Today Niko Partners and TransAsia Lawyers issued highlights from an in-depth report that summarizes the regulations, policy and issues that face foreign videogame companies in China. The report, entitled: "China's Videogame Industry Regulatory Landscape," is available now from Niko Partners ( www.nikopartners.com) for $5,000 (US).
Highlights from the report include:
1. An overview of the laws governing online games, PC games, consoles, Internet cafés, and online game operators;
2. A breakdown of the laws put forth by the 10 main regulatory agencies, including the two most influential agencies with regard to regulation of China's videogame industry: the General Administration of Press and Publications (GAPP) and the Ministry of Culture (MOC);
3. How to identify the disconnects between law and applied policy, and how these affect foreign companies trying to do business in the region;
4. A summary of the nine areas of prohibited content for games and rules concerning content changes to MMORPGs;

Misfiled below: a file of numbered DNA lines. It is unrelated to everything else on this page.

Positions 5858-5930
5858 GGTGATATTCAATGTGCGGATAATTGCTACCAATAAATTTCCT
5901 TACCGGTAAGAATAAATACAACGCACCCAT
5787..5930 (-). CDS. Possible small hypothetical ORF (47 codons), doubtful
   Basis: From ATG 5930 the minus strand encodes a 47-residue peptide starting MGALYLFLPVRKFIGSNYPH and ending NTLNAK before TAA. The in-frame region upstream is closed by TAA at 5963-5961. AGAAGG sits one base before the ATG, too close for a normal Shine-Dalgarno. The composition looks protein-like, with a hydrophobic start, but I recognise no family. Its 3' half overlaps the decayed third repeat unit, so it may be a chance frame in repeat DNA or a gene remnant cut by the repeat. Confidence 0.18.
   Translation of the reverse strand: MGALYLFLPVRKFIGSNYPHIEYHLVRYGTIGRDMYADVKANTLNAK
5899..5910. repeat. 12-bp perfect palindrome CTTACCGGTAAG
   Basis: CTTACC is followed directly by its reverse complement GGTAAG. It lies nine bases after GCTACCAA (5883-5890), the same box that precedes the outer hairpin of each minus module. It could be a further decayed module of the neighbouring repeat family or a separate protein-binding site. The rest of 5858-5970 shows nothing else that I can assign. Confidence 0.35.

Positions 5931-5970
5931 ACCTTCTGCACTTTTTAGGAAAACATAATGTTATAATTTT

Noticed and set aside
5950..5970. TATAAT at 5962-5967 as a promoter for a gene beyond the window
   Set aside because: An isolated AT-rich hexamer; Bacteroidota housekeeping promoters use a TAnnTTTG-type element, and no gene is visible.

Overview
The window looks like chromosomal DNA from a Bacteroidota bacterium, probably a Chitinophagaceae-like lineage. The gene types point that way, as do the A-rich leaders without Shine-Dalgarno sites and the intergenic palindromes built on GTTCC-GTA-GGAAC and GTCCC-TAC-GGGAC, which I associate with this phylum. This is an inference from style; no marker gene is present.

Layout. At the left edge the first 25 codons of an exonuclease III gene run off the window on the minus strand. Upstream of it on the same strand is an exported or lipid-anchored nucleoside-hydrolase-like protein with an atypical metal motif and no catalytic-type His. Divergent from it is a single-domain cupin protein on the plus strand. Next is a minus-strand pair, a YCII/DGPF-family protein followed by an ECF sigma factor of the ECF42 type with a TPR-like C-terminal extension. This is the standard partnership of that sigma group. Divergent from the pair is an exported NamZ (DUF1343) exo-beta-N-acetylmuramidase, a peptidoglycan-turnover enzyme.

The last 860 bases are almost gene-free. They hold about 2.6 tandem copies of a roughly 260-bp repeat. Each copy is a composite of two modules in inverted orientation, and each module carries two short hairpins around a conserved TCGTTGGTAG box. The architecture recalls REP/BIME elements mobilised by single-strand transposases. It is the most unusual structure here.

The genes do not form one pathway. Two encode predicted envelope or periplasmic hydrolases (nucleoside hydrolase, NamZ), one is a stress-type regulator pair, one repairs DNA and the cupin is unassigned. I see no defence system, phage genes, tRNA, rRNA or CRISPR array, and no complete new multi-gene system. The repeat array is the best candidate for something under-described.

5. China's existing policies to develop a competitive domestic industry, which creates a much slower rate of acceptance for foreign companies; and,
6. Critical checklists for documents that need to be submitted in order to apply for content approval to be able to release a game in China.
Among the main considerations of the report is that the Chinese government is eager to support its domestic videogame industry due to the fast growth, which is projected to grow 25% a year through 2010. Niko Partners warns that even the largest corporations in the videogame industry who have tried to decipher the regulatory system in China have taken years to do so, and constant changes to policy make the task of navigating the system increasingly difficult. The report helps reduce the time to decipher the system and outlines the current policies, ministries, and people, so that all companies wishing to understand the marketplace are able to do so.
Lisa Cosmas Hanson, managing partner of Niko Partners, commented: "Some companies from the US may expect that the laws would be similar in China as they are in the US, but in fact they are much more rigid and complex."
For more information and to purchase the report, please contact:
Lisa Cosmas Hanson
For media inquiries, please contact:
Kohnke Communications (on behalf of Niko Partners)